OCA tutor Pauline Rose has recently signed a contract with Liverpool University Press for her book entitled ‘Working Against the Grain: Women Sculptors in Britain c.1885-1950′. The book will be published in 2020.
“As an art historian my area of research is British art, and specifically sculpture. My first book, published in 2013, was entitled Henry Moore in America: Art, Business and the Special Relationship. It was based on my PhD thesis which examined the importance of the United States in the career of Henry Moore.
My research for this second book was inspired by the launch in 2011 of a ground-breaking online sculpture database Mapping the Practice and Profession of Sculpture in Britain and Ireland 1851-1951, the first in-depth investigation of sculptors active in Britain and of their related trades. At the inauguration event it was pointed out that women practitioners represented about one third of all sculptors active in this 100 year period, a figure that both surprised and intrigued me.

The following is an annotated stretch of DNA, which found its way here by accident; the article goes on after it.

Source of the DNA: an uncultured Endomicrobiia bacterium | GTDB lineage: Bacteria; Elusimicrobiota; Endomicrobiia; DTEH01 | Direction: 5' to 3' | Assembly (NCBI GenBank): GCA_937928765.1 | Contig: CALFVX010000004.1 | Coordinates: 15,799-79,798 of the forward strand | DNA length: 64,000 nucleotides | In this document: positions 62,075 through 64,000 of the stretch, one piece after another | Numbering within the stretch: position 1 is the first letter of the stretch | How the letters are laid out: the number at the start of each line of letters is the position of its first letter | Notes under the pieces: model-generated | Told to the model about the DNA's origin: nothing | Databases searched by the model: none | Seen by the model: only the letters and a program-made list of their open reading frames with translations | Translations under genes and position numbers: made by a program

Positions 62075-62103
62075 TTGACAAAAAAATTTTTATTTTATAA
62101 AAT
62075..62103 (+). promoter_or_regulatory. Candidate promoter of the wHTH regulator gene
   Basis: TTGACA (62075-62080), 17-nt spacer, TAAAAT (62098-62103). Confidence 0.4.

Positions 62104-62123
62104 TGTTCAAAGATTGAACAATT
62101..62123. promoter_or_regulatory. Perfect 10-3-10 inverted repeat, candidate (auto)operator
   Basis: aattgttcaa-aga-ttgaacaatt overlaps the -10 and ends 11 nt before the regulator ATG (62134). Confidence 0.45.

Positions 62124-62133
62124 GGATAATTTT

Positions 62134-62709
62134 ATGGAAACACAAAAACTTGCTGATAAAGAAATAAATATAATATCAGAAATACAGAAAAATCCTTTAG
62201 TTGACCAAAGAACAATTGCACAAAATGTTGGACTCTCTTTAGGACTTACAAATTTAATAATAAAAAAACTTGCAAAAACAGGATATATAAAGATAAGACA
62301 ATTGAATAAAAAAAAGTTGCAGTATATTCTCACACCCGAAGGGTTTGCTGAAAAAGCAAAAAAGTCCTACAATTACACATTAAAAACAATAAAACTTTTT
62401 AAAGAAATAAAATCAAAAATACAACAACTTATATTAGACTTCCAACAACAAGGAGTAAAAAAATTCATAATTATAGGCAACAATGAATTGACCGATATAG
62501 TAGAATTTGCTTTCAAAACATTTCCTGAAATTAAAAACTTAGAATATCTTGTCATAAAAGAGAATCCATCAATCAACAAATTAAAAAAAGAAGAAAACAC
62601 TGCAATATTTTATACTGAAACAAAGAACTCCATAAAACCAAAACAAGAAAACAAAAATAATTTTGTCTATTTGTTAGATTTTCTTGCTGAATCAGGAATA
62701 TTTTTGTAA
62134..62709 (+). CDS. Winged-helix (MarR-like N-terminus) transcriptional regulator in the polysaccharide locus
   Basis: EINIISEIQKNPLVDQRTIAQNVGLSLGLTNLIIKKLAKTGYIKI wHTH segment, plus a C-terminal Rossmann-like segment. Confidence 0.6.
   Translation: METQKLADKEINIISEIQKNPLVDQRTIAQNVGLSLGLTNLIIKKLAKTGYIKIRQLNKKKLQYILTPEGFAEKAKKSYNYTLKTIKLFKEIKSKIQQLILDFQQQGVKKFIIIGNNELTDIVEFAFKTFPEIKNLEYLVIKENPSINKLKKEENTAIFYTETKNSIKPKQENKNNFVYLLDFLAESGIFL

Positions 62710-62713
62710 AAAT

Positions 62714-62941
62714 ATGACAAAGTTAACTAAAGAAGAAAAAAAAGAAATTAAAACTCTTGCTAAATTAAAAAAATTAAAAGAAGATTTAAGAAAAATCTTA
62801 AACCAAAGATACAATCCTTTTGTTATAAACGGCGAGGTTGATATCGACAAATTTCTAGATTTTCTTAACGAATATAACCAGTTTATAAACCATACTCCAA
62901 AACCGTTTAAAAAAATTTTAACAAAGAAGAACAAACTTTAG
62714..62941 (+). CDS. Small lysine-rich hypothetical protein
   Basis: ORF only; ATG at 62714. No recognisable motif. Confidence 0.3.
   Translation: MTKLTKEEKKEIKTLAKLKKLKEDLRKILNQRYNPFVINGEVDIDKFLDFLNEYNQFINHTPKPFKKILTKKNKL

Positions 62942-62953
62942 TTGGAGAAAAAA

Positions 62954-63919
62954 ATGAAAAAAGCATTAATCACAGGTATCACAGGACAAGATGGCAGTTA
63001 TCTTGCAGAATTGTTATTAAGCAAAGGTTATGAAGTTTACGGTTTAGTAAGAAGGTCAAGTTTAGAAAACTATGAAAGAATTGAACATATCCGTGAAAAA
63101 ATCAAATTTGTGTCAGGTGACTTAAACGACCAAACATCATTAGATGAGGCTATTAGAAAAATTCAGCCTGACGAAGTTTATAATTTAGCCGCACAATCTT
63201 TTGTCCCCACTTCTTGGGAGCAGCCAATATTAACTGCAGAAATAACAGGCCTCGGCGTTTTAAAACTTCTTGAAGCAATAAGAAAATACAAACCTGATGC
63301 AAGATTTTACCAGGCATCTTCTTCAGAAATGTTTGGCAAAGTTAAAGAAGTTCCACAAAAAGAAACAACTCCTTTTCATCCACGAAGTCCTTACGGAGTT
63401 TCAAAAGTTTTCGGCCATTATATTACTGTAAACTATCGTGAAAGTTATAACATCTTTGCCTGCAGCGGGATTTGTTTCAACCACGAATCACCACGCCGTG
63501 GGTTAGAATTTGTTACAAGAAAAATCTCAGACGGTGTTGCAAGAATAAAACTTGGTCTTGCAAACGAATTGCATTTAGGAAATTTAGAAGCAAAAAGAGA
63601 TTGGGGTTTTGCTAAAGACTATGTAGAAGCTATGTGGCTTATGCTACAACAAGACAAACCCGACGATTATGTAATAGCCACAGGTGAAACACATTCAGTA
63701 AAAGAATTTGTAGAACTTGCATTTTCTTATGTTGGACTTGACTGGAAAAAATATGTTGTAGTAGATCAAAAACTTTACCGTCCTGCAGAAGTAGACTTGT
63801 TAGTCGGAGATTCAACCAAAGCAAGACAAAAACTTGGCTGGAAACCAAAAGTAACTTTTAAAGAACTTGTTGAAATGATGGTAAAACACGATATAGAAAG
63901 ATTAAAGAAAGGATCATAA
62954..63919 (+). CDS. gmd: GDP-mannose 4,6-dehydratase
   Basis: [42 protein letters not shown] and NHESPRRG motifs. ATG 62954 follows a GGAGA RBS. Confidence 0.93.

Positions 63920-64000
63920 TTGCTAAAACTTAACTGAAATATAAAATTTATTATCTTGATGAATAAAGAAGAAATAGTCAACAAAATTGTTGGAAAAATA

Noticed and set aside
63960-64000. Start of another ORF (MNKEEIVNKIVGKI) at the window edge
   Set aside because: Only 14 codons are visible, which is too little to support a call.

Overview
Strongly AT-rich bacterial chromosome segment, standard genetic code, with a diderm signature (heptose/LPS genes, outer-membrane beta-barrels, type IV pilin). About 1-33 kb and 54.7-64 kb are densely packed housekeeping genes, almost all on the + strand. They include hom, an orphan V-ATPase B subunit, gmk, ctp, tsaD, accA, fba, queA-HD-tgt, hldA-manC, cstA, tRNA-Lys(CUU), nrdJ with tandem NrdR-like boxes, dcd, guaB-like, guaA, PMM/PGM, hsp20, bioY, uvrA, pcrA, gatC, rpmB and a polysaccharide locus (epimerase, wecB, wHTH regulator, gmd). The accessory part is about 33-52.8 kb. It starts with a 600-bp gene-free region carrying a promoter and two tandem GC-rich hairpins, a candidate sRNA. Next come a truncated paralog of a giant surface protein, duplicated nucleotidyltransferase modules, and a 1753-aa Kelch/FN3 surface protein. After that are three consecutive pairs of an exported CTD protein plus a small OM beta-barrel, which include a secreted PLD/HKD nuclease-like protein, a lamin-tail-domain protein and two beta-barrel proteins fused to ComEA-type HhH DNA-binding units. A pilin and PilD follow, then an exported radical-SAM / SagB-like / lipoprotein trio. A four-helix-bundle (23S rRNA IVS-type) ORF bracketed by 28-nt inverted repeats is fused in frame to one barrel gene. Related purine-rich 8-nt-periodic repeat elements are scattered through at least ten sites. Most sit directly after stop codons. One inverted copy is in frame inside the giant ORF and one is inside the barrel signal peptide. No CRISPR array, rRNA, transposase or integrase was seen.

Having written about probably the most widely known (masculine) figure in twentieth century British sculpture, I wanted to focus on what we might see as his complete opposite, women sculptors who, despite very successful careers, have been lost to art history. The reasons for this are many, to do with their gender, social expectations, financial constraints and chosen style of working. My book will be structured thematically and a large number of sculptures will be illustrated. Most of these are in private collections, or their whereabouts unknown.”
Featured image credit: Pauline Rose, Violet Pinwill, 1874 – 1957. Oak and alabaster reredos, church of St. Peter & St. Paul, Ermington, Devon. Dedicated May 1911.